PURPOSE. Ephrin ligands and their Eph receptors are key regulators of endothelial cell (EC) proliferation, migration, adhesion, and repulsion during mammalian vascular development. The hypothesis was that these molecules also play a role in pathologic neovascularization (NV) in the mouse model of oxygen-induced retinopathy. METHODS. C57BL/6 mice at postnatal day (P)7 were exposed to 75% oxygen (O2) for 5 days (until P12) and allowed to recover in room air to induce retinal NV. Retinas from unexposed and hyperoxia-exposed mice between P7 to P24 were analyzed specifically for EphrinB2 and EphB4 transcript expression by RT-PCR. Phospho-Eph (p-Eph) receptor was evaluated during active EC proliferation at P15 and P17 by immunohistology. Some hyperoxia-exposed mice had one eye injected intravitreally with 150 ng/1.5 μL of soluble EphrinB2/Fc or EphB4/Fc chimeras during transition from high O2 to room air (P12) and injected again on P14. Contralateral eyes were injected with human IgG as the control. Preretinal nuclei and retinal blood vessels were quantified at peak disease (PIT). RESULTS. EphrinB2 mRNA was constitutively expressed in the developing retina and was unchanged by hyperoxia. In contrast, EphB4 mRNA expression was modulated during normal retinal development and was altered by hyperoxia. Furthermore, p-Eph was detected in developing preretinal tufts, thus implying that Ephrin/Eph signaling system is active in this experimental model. Intravitreal injection of soluble versions of these molecules significantly reduced pathologic neovascularization. The number of preretinal nuclei in hyperoxia-treated mice was reduced by 66% (P < 0.05) in EphrinB2-injected eyes, whereas EphB4 treatment yielded a 69% reduction (P < 0.05), compared with control injections. Intraretinal vessel development was not altered by the injections. CONCLUSIONS. These results support the hypothesis that endogenous EphrinB2 and EphB4 are regulators of retinal NV during oxygen-induced retinopathy and may be useful targets for therapeutic intervention.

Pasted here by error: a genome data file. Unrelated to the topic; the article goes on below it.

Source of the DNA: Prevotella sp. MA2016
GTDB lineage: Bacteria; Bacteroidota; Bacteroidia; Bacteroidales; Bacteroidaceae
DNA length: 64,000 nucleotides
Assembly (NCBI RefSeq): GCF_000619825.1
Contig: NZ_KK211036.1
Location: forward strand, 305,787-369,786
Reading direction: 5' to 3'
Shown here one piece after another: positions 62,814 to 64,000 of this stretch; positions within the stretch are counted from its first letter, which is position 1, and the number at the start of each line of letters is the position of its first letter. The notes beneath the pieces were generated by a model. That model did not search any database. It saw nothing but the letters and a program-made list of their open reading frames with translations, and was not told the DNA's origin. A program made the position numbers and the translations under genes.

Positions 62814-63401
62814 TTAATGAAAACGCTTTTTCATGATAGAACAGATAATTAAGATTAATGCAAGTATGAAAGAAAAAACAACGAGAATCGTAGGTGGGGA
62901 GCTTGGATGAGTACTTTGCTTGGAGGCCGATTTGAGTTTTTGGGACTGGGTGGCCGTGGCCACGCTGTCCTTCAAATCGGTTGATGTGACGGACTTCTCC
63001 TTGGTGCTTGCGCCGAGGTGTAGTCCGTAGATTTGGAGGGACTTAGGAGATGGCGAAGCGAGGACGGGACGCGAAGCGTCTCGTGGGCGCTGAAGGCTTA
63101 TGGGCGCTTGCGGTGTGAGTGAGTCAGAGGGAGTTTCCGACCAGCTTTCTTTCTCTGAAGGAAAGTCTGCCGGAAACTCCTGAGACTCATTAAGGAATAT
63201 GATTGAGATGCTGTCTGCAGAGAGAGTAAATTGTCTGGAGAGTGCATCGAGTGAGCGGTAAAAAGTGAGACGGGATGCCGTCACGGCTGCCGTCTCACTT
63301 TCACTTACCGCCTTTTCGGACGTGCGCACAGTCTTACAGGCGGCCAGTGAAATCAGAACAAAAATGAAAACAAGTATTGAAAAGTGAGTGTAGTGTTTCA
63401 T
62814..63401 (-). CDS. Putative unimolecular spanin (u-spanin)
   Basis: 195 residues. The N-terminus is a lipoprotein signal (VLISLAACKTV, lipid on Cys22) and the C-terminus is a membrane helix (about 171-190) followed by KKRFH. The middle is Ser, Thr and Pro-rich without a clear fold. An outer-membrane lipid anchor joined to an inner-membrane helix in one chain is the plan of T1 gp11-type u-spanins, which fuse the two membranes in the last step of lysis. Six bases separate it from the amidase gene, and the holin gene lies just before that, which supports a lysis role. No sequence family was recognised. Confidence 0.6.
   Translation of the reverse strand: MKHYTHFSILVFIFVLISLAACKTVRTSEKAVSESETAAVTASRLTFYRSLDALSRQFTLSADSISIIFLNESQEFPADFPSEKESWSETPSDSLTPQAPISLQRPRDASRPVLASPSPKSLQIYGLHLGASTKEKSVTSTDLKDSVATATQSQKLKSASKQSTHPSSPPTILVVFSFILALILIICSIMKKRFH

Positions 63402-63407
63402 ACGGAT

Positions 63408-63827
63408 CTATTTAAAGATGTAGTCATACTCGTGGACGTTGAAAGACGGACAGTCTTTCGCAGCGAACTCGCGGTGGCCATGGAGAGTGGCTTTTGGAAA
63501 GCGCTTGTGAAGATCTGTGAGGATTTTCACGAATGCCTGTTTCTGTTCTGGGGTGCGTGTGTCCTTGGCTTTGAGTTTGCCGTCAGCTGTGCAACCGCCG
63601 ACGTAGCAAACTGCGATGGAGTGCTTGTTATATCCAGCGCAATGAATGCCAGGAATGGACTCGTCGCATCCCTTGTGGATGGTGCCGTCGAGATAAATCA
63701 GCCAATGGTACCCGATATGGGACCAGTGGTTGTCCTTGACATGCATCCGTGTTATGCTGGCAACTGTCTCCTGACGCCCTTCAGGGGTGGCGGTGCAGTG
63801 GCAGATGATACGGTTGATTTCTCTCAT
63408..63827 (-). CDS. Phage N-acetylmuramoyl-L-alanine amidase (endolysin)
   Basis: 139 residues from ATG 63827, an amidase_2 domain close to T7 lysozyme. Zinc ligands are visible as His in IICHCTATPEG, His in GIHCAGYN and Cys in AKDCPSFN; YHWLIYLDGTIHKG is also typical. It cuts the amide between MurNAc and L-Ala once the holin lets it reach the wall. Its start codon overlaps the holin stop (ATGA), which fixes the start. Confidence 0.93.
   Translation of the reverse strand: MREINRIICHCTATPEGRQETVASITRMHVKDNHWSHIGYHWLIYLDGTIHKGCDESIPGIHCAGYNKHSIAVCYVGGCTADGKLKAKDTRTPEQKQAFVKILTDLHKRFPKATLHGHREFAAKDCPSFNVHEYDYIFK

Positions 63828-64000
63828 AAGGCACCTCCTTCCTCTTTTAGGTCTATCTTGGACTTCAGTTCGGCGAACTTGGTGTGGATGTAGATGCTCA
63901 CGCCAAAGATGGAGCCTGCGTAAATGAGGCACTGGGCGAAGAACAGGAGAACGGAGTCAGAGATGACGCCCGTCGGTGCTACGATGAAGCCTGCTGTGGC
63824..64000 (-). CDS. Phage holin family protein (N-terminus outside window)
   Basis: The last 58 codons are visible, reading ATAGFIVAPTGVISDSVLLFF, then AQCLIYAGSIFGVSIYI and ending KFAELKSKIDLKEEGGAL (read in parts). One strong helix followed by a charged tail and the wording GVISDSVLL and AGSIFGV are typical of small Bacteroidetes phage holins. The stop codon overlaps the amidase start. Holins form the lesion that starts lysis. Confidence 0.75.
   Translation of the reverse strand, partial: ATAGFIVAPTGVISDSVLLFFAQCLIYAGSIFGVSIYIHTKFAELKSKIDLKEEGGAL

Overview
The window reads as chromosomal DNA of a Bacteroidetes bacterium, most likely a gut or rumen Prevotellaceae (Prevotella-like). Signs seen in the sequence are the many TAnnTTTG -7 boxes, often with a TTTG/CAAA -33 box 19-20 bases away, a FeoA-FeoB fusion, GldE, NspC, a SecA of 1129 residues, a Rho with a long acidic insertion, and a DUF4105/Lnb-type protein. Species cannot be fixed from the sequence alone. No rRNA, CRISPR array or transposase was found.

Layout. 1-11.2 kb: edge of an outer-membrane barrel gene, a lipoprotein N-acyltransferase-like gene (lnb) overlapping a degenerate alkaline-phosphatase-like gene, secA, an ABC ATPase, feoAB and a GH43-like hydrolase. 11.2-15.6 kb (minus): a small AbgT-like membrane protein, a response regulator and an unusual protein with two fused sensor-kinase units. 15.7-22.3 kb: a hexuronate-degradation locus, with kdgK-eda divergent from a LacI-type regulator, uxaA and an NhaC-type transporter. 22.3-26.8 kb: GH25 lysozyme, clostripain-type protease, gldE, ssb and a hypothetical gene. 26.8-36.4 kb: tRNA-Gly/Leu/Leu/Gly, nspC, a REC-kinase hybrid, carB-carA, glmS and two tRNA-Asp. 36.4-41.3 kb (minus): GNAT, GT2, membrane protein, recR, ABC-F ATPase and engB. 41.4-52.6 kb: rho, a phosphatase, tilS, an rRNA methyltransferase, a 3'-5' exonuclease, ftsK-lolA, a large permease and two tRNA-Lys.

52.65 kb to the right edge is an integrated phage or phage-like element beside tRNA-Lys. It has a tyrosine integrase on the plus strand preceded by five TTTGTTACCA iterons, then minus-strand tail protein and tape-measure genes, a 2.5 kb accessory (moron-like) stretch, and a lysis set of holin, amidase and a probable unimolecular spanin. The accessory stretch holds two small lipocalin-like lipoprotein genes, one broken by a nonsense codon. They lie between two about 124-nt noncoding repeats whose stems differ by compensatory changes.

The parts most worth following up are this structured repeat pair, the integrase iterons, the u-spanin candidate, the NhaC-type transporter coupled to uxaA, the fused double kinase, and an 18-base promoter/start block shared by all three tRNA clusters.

ASJC Scopus subject areas
- Sensory Systems
- Cellular and Molecular Neuroscience